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[02.21.2011 by Bridget Doyle]

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 » The Top 30 Albums of 2010 - Fashionably, fabulously late, our favorite music (and believe me, there was a LOT) of 2010, the year that some have called the best year for music ever. And only some of those fools work here. Plenty of usual suspects, lots of ties and a few surprises that I won't spoil, including our unexpected #1.
[12.24.2010 by The LAS Staff]

MUSIC

 » Live: Surfer Blood/The Drums at Lincoln Hall, Chicago, IL - Remember when Weezer used to put together records that you could sing along to and rock out to? That's what Surfer Blood's show was like!
[11.04.2010 by Cory Tendering]

Music Reviews

Screaming Females - Castle Talk
»Screaming Females
Castle Talk
Don Giovanni
Trent Reznor & Atticus Ross - The Social Network [Original Soundtrack]
»Trent Reznor & Atticus Ross
The Social Network [Original Soundtrack]
The Null Corporation
Deerhunter - Halcyon Digest
»Deerhunter
Halcyon Digest
4AD
No Age - Everything in Between
»No Age
Everything in Between
Sub Pop
Robyn - Body Talk Pt. 1/ Body Talk Pt. 2
»Robyn
Body Talk Pt. 1/ Body Talk Pt. 2
Konichiwa
The Walkmen - Lisbon
»The Walkmen
Lisbon
Fat Possum
Ryan Adams
Demolition
Lost Highway Records

Rating: NR/10 ?


October 1, 2004
Ryan Adams is the new coal shovel tearing through the heart of Americana, and he's strip-mining. Much like the hard carbon industry went from being the fuel of the industrial revolution that brought the United States to world power to a belching black beast of acid rain that held the Quecreek Nine hostage for three days, Ryan Adams has gone from a throaty, rose-cheeked rustic rock savior to a super-glammed peddler of suspect songs. It's hard to really get down on Demolition, but it's because of Adams' little tribute to the untamed spirit, rather than because the songs are all that great.

The moments when Adams touches on the elements that make him so dear to the white-bread-eating everyman with calloused hands are spread too thin on Demolition to render it anything more than a sound bite in the background of an Ethan Allen commercial. It has always been fairly obvious, at least to this listener, that Adams is at his peak in intimate situations, when all the gloss and hair gel and Gap jeans are stripped away. A song like "You Will Always Be The Same" has the trademarks of Adams' most piercing, disarming charm, but it's tossed into Demolition sloppily, unable to really stand out among a bunch of songs that I'd overt my eyes from if I met them on the sidewalk. A lot of the tracks on this album are like the opener, "Nuclear", songs that are a little too go-get-'em-tiger for their own good, and the ones that aren't are just plain embarasing, such as "Gimme A Sign". There are some really solid songs littered through the baker's dozen but the bulk of Demolition is forgettable fodder for the scores of Best Buy shoppers with tattered nylon American flags still tied to their car antennas. Whereas Heartbreaker, Adams' precursor to last year's Gold, with it's amazingly timed aesthetics, was a Y2K patch for the dusty music collection of a greasy tractor mechanic hauling bearings and grease down a rock road in his pea-green '84 GMC pickup with the obligatory missing tailgate, Demolition comes across like a half-assed mix tape for suburbanites. You know, the kind who plan weekend trips to the apple orchard and copy their wardrobe from those oh-so-rustic POLO commercials.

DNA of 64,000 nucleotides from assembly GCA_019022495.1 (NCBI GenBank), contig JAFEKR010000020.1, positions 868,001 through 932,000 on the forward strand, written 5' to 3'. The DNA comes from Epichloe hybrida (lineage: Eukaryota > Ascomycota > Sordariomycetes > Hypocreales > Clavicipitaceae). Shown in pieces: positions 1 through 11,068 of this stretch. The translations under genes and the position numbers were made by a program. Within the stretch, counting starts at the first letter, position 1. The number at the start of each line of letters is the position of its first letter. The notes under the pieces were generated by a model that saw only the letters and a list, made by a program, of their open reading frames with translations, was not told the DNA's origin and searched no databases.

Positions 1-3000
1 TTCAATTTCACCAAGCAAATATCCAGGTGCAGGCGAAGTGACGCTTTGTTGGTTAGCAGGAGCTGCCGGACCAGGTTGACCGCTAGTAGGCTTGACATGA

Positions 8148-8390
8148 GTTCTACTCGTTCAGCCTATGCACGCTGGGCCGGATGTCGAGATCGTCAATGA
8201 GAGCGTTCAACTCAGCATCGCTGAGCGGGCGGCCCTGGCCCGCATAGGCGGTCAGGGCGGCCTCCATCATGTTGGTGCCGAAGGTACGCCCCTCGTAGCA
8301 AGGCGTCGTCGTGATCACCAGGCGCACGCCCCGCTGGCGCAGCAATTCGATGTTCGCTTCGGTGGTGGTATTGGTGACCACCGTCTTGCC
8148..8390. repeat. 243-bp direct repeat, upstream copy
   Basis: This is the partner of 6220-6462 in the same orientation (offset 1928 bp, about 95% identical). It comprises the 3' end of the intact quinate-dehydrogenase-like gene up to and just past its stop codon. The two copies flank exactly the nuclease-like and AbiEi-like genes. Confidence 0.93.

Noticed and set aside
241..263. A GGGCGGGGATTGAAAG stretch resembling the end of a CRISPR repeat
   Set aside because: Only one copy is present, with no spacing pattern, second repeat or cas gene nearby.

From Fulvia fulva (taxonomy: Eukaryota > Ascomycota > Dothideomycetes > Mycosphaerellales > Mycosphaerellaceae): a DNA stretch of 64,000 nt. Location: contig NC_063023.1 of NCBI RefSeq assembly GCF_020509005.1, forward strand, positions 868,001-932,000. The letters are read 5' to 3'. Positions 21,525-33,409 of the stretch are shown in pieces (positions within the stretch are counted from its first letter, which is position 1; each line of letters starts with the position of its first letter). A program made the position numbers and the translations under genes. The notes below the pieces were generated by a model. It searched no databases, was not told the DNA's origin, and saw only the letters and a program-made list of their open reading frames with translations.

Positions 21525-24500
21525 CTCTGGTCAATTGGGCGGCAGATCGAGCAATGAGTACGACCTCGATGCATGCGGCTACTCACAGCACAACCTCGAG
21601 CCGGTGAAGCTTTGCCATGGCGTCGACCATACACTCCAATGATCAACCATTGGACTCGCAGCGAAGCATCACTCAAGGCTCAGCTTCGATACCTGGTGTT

The beauty in a Ryan Adams album is that Adams is a true student of song crafting, and while comparisons to Neil Young, Bruce Springsteen or Gram Parsons are a little premature at this point, the guy can cut through the very cloth of No Depression when he wants to. If the songs on Demolition were stripped down to the bare essentials of Adams' voice, acoustic guitar and one extra track for flourishes they would probably spin my head. But as they are, all dolled up in glossy production, they end up coming across like a latex-clad, cell phone-wielding Nashville groupie with a hard on for farm boys. A lot of people are blowing their wads over Adams as a quick surrogate to the stunted, unfulfilling career of Whiskeytown, but I'm quite certain that if he survives the pampering and learns to focus on his songs rather than his hair he'll fill in nicely that missing link between Tom Petty and Willie Nelson. For now, Demolition isn't a step backwards, but rather a detour to the side that I'll be unlikely to revisit as long as I have my copy of Heartbreaker.

Reviewed by Eric J Herboth
Eric J. Herboth is the founder, publisher and Managing Editor of LAS magazine. He is a magazine editor, freelance writer, bike mechanic, commercial pilot, graphic designer, International Scout enthusiast and giver of the benefit of the doubt. He currently lives in rural central Germany with his two best friends, dog Awahni and cat Scout.

See other reviews by Eric J Herboth

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